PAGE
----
I was searching through reference material for an art project and, as I sometimes do, started dissecting Orthodox images. I’ve learned to refrain from replicating icons, lock, stock and barrel, because they can, on the rare occasion, contain visuals that are contrary to Holy Scripture.
I wanted to create an image of the archangel Gabriel. In Orthodox iconography, he is usually depicted holding a slender staff in one hand and a round object in the other. That round object varies in appearance, and can look spherical and decidedly murky or flat with an image of Jesus Christ. It often has an “X” on it. Rarely, it contains an image of the Madonna and Child. I had to dig deeper.
As Icons are typically copies of other icons, so too are their explanations. It’s as if every Orthodox copied someone else’s homework verbatim. The phrase, “...often a mirror – made of jasper...” shows up in most Orthodox websites when describing icons of Gabriel. The jasper bit is a good hint that few REALLY understand why the mirror is there. Jasper is a material that has little, if any, bearing on the mirror. Still, everyone feels compelled to copy that particular detail. I dug deeper.
I finally found a better, more thoughtful description. There are, I believe, two reasons for the mirror.
The first reason is hinted at in Isaiah’s heavenly vision. While Christ discloses in Matthew 18:10 that the angels always see the face of God, Isaiah’s description of the seraphim has their eyes covered by a pair of wings. Orthodox tradition leans toward Isaiah, giving the impression that angels dare not look on the visage of the Lord. They apparently can, however, use a mirror. Call it a divine loophole.
The second reason for Gabriel’s mirror is for our own benefit. A truncated history of mirrors helps greatly with this.
Modern living doesn’t provide the benefit of understanding Biblical mirrors. If we come across a mirror today that is distorted or broken, we simply throw it out. We don’t tolerate that sort of imperfection. However, in ancient times, mirrors were extremely imperfect in their reflections. They were either made of some sort of polished metal or, as was more often the case in the New World, polished stone. Metal mirrors were rarely perfectly flat and had to be frequently polished. Polished stone could not be polished as well, and still had characteristic streaks and mottling of the rock itself. It is doubtful a Biblical mirror was ever trusted when applying eye liner.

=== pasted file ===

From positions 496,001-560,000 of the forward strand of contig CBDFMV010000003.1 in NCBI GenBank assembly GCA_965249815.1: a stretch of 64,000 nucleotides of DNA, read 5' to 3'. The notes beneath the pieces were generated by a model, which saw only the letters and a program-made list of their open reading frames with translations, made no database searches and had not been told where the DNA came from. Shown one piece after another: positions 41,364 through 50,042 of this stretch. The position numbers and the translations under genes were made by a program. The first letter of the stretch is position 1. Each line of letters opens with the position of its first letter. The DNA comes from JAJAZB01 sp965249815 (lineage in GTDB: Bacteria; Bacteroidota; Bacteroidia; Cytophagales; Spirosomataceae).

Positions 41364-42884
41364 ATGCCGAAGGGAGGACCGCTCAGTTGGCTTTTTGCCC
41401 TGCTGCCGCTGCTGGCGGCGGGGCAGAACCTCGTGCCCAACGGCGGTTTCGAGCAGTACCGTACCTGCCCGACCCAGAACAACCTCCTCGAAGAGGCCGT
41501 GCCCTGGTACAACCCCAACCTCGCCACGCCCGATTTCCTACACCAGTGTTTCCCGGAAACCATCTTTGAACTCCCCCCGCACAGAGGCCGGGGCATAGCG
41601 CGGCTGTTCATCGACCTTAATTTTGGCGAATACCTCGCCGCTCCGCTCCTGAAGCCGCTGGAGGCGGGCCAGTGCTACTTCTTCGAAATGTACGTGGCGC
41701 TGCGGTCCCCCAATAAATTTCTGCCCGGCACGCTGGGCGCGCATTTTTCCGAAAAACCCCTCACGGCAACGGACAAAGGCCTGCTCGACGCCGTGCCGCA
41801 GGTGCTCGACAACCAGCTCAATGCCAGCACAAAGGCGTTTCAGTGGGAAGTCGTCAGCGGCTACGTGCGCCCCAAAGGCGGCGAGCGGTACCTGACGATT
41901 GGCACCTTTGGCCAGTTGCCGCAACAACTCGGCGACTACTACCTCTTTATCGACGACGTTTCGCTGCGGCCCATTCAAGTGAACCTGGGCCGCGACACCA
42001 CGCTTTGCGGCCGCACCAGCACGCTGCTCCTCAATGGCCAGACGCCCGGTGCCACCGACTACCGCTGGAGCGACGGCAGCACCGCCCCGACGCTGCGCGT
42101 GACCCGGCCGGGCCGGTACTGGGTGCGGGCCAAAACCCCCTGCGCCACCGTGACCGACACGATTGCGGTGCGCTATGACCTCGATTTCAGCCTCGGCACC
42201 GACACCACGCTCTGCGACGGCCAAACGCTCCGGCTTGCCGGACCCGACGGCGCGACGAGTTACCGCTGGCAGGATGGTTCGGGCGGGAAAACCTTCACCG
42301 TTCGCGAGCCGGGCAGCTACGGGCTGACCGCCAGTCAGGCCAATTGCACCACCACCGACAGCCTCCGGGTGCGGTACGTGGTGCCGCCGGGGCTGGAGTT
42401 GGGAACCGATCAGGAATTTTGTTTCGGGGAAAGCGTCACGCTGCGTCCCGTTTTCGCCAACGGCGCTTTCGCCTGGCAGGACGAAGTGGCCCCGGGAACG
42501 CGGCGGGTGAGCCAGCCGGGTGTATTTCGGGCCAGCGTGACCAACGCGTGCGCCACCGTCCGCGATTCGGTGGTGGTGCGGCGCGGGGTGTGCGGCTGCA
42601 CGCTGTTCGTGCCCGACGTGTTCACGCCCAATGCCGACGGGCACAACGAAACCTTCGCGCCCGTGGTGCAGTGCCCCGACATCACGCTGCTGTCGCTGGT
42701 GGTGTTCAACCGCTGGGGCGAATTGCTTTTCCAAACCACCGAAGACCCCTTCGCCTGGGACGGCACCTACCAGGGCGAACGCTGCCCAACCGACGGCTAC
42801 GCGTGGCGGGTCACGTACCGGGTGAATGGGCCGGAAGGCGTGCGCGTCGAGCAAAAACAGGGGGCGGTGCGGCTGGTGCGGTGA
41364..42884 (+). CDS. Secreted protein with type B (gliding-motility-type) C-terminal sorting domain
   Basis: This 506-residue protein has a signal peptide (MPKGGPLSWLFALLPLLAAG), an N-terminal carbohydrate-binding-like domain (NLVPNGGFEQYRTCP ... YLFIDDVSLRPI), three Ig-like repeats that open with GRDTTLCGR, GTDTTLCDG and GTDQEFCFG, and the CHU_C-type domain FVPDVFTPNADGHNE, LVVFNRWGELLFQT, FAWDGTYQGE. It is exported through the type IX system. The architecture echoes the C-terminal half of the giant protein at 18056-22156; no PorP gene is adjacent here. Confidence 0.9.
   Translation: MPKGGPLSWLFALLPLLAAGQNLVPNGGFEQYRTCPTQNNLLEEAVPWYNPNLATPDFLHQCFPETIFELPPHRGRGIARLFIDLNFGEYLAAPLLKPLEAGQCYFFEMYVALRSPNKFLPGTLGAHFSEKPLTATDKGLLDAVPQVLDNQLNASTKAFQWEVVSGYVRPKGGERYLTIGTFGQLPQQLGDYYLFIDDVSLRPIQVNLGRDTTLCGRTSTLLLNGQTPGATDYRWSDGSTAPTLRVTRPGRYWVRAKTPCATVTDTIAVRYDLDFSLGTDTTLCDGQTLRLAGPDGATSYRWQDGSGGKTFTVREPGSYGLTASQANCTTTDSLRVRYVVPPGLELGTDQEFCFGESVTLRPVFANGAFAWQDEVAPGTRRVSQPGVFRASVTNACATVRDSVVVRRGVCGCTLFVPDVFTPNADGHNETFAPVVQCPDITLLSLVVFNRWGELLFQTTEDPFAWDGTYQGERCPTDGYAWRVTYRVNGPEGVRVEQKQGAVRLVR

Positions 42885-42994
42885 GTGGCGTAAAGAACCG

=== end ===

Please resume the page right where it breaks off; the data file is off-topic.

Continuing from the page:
Today we associate mirrors with vanity, but the Greek philosopher, Socrates, apparently encouraged their use. He believed a handsome person would see less of their beauty in a mirror’s reflection. Likewise, an ugly person would view themselves as more beautiful by using the same mirror.
St. Paul, in writing to the Corinthians, described how we live by faith and not by sight: “For now we see in a mirror dimly, but then face to face. Now I know in part; then I shall know fully, even as I have been fully known.” (I Cor. 13:12) It may be annoying that we can’t know or understand everything divine; that we can’t be face-to-face with God, but The Word and Sacraments are more than sufficient this side of paradise.
So my interpretation of Gabriel’s mirror, shown here in a detail of my piece, reflects a blurry image of our Lord, Christ Jesus. The full image of Gabriel will be revealed later – here in time. The face of our Lord will also be revealed – there, in eternity.
|Detail of Christ Jesus from the piece, "Archangel Gabriel."|
2019. (Copyright © Edward Riojas)